I. Esus with an Axe
As if he were winter itself
Esus goes at the willow tree,
goes to prune it back for a time,
promising a spring without blades.
And as if they were winter itself,
the egrets in the willow tree
consider how the cold must come,
consider where all souls must go,
and surrender the willow to fly.
And as if it were winter itself
the marsh beside the willow tree
cools and freezes and hides beneath ice,
beneath the cracking axe of Esus,
beneath the iron sun, iron clouds,
beside the low willow in winter.
II. Sucellus: The Wine God
Every now and then, why not, give your time
to the drunk old man – the hammer he holds
struck winter out of the earth after all,
and gave us the grapes that got him all groggy,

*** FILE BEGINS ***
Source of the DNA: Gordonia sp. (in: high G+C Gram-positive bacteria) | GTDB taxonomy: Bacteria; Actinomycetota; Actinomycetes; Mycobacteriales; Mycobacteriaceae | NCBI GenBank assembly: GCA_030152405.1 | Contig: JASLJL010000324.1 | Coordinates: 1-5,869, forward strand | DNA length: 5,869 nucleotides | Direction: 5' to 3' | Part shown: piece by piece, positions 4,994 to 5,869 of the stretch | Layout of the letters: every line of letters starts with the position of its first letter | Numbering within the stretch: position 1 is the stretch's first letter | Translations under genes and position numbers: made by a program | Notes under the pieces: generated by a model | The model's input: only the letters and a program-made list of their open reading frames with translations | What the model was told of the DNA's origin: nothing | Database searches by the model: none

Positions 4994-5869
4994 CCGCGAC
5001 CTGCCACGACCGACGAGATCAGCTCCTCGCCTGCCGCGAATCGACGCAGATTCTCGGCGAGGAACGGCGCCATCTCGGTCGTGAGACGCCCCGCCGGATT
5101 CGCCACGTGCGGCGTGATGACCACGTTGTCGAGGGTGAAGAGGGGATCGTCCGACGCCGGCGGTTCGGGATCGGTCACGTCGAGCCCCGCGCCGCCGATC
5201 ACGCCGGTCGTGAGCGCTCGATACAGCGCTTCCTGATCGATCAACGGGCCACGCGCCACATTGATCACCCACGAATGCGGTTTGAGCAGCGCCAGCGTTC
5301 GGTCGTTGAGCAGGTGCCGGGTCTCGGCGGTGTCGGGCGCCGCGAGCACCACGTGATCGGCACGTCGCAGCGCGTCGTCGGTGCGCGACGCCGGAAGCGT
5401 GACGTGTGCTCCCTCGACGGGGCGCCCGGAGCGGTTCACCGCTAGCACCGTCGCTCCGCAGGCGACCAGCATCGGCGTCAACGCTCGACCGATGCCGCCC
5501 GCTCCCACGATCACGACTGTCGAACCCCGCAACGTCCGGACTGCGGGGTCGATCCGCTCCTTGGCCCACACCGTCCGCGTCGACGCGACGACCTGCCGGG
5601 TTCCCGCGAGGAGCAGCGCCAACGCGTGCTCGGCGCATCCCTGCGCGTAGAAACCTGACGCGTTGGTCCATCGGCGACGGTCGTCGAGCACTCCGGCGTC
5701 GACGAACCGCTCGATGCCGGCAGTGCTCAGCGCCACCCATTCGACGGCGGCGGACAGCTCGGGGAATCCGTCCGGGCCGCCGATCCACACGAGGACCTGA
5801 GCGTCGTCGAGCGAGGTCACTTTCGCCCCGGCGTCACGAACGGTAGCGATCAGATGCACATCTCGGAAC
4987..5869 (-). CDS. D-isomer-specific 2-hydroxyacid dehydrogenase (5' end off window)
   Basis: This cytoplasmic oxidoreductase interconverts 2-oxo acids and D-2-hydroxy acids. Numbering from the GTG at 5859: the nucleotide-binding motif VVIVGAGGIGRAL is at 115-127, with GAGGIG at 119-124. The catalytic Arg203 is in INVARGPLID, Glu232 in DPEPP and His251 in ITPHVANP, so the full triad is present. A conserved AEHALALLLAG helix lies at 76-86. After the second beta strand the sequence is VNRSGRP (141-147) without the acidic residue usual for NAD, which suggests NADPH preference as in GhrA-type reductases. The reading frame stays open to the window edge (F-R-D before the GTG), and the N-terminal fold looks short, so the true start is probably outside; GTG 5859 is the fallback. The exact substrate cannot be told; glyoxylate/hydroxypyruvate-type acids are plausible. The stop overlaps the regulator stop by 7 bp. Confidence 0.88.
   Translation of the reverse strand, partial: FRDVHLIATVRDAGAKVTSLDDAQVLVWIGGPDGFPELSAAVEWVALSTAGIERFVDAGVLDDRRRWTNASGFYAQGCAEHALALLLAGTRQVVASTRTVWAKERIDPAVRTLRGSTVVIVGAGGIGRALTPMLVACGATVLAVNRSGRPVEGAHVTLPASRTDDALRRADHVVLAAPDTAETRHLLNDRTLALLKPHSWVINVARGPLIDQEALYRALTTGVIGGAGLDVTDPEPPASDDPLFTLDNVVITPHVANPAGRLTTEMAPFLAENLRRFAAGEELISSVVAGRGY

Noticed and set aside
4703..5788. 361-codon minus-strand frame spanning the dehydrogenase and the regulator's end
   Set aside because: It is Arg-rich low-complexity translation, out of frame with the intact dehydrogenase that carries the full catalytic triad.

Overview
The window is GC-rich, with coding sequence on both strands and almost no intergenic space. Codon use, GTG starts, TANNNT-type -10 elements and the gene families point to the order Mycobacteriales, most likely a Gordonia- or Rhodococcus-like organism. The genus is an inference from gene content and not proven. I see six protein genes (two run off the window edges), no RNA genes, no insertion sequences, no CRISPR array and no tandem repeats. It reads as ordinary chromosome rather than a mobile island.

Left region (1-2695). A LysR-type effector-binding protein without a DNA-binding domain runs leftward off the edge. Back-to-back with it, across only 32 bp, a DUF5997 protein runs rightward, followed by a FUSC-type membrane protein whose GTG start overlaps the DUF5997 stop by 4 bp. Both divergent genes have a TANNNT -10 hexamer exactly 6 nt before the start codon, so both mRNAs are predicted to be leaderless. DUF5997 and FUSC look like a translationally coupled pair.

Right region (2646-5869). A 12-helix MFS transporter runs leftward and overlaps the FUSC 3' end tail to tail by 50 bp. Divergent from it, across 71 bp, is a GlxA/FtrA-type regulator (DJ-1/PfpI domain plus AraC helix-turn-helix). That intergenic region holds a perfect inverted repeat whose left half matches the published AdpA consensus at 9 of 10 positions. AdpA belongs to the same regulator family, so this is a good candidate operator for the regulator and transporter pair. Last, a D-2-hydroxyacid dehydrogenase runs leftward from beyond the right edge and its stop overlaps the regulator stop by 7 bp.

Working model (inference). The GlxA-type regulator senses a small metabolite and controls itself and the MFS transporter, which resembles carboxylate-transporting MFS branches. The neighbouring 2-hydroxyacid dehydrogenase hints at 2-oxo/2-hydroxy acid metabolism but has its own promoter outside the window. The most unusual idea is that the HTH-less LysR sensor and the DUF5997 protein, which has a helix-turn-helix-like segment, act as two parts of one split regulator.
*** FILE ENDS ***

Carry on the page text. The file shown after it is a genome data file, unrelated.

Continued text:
the barrel overflowing and the jar
overturned, the amphorae running over.
He’s not the most graceful god, not in spring,
but remember that his hammer is thunder,
that his hammer is the reliable wheel
and his body is covered in the serious
signs that the dark of deep winter were made for –
so join him while his hammer is on the ground
and while, stumbling, he gives a smile over at you.
Tim Miller writes about religion, history and poetry at www.wordandsilence.com. These poems are from a larger collection on (mostly spiritual) life in prehistoric Europe, the entirety of which will appear later this year from The High Window Press. Other poems from this collection have appeared in Crannog, Londongrip, The High Window, Poethead, Cider Press Review, Cumberland River Review, Isacoustic, The Big Windows Review, The Basil O’Flaherty, Albatross, The Journal (Wales), and others.